October 13, 2004


Ready for Old-Fashioned Ground War (Dan Balz, October 11, 2004, Washington Post)

Democrats have carried Iowa each of the past four presidential elections, a victory string matched by just eight other states and the District of Columbia. But after Al Gore's narrow escape here in 2000, the Hawkeye state is anything but safe for John F. Kerry this year.

Gore defeated George W. Bush by 4,144 votes out of more than 1.3 million cast, and partisans here believe Iowa may be heading for a similarly close finish on Nov. 2. Between overlapping visits by Bush, Kerry, their running mates and surrogates and extensive organizational activity underway, Iowans have rarely seen a campaign with such intensity or unpredictability.

Iowa is as divided politically as is the nation as a whole. Democrats control the governor's office and all but one of the executive offices, but the GOP controls the legislature. Republicans have a 4 to 1 edge in the congressional delegation, while Iowans have reelected Sens. Charles E. Grassley (R) and Tom Harkin (D).

"What is it when you mix red and blue?" asked Gov. Tom Vilsack (D). "You get purple. That's what we are, a purple state. A state that can enthusiastically elect and reelect Chuck Grassley and that can enthusiastically elect and reelect Tom Harkin. We're very, very, very split."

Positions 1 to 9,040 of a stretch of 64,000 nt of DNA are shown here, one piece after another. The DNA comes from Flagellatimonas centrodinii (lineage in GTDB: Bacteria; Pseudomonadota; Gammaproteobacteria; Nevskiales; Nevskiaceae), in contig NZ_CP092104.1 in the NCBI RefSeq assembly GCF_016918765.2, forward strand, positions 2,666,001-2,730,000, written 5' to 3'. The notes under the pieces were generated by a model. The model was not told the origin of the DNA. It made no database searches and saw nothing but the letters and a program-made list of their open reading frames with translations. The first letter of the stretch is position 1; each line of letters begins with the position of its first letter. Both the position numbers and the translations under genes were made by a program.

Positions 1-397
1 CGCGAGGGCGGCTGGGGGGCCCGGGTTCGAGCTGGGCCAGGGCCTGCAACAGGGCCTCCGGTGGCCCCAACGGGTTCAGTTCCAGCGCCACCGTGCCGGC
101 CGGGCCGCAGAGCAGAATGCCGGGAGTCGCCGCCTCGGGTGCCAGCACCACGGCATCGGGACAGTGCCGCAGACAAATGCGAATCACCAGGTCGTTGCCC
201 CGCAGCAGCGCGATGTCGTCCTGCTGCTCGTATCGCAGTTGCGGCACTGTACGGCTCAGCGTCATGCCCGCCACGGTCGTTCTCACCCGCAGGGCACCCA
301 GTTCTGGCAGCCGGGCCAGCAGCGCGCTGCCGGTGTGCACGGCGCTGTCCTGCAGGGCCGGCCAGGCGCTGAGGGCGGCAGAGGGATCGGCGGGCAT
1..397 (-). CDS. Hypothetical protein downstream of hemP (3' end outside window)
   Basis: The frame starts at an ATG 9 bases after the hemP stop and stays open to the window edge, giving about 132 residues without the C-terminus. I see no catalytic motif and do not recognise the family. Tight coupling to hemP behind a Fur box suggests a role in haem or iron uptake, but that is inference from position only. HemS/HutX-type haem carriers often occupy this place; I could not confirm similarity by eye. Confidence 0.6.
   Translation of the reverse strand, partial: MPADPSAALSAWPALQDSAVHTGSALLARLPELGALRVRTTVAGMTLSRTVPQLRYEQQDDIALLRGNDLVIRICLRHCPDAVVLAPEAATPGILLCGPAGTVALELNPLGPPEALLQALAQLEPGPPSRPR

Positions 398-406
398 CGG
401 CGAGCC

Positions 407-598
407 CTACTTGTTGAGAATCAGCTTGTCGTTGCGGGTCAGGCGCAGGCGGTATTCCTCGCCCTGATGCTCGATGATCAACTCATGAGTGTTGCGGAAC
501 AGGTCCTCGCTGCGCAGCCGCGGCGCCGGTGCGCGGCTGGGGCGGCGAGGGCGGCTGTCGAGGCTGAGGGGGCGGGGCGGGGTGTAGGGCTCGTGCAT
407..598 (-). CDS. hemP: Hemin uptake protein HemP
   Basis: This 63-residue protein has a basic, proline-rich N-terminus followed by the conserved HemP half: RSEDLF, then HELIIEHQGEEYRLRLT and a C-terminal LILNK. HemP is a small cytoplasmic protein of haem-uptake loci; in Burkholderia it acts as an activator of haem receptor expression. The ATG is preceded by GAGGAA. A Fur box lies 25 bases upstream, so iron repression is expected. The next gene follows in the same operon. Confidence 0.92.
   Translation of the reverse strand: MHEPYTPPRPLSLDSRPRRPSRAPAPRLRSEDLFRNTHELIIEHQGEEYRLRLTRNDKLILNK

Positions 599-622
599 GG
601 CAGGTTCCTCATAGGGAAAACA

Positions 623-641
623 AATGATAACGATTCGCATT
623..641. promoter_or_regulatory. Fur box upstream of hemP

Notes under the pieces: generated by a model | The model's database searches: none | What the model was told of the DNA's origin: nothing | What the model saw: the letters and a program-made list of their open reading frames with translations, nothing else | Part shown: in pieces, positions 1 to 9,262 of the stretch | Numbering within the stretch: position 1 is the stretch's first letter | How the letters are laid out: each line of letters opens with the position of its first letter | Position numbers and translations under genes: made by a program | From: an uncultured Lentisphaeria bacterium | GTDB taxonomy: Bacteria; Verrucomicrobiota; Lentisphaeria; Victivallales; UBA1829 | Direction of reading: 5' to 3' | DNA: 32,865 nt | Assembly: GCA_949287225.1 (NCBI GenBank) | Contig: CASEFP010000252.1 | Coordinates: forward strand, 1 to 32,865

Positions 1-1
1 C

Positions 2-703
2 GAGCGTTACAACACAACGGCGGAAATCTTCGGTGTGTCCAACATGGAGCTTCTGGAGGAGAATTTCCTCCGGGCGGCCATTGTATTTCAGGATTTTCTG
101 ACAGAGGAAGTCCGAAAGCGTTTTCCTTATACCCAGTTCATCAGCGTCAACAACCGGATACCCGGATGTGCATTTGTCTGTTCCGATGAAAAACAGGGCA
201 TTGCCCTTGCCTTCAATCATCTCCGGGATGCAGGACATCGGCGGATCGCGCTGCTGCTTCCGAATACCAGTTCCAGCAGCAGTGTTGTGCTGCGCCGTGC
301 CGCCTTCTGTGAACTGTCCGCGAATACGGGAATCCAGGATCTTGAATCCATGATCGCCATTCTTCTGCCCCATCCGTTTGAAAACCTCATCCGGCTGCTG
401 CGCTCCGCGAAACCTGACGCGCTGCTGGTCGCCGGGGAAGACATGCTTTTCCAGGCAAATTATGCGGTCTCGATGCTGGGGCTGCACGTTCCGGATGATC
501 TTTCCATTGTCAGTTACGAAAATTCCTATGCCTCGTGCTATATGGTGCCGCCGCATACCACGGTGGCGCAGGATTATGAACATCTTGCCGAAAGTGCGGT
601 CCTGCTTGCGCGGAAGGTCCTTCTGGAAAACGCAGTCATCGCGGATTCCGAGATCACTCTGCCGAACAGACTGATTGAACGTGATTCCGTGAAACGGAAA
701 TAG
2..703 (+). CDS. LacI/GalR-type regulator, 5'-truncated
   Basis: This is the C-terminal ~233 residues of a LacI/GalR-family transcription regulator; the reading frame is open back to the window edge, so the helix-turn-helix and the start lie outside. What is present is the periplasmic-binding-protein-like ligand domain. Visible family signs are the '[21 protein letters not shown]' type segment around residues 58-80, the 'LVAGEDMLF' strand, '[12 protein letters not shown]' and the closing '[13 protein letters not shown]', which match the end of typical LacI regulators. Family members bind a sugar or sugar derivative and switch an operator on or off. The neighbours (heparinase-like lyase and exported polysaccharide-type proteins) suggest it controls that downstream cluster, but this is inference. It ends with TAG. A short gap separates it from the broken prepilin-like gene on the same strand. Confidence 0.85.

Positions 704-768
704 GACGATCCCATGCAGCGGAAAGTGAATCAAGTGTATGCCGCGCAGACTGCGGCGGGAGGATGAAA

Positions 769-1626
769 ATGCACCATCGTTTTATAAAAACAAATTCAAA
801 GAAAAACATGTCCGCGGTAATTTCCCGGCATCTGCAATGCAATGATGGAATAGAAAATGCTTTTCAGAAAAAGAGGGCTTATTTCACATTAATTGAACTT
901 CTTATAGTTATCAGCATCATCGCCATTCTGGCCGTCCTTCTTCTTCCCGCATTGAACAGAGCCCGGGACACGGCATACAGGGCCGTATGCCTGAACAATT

Together with Minnesota and Wisconsin, Iowa makes up part of a trio of upper midwestern states where Democratic strength has been weakened in the past four years and where the Bush campaign sees the chance to defeat Kerry and to offset a potential loss in Ohio or Florida.

The Bush team put Iowa and its seven electoral votes on its 2004 target list immediately after the 2000 election, not only because of Bush's strong showing in many of the rural counties, but also because Iowa was one of 13 states where he exceeded his father's percentage from the 1988 election. To the Bush team, that said Iowa had become more hospitable political ground, despite its string of Democratic wins.

The Democrats may have spun themselves into a disaster after the first debate--they have any number of Blue states that are either still in play or have already tilted to the President, yet they're still playing at offense.

Posted by Orrin Judd at October 13, 2004 1:48 PM
Comments for this post are closed.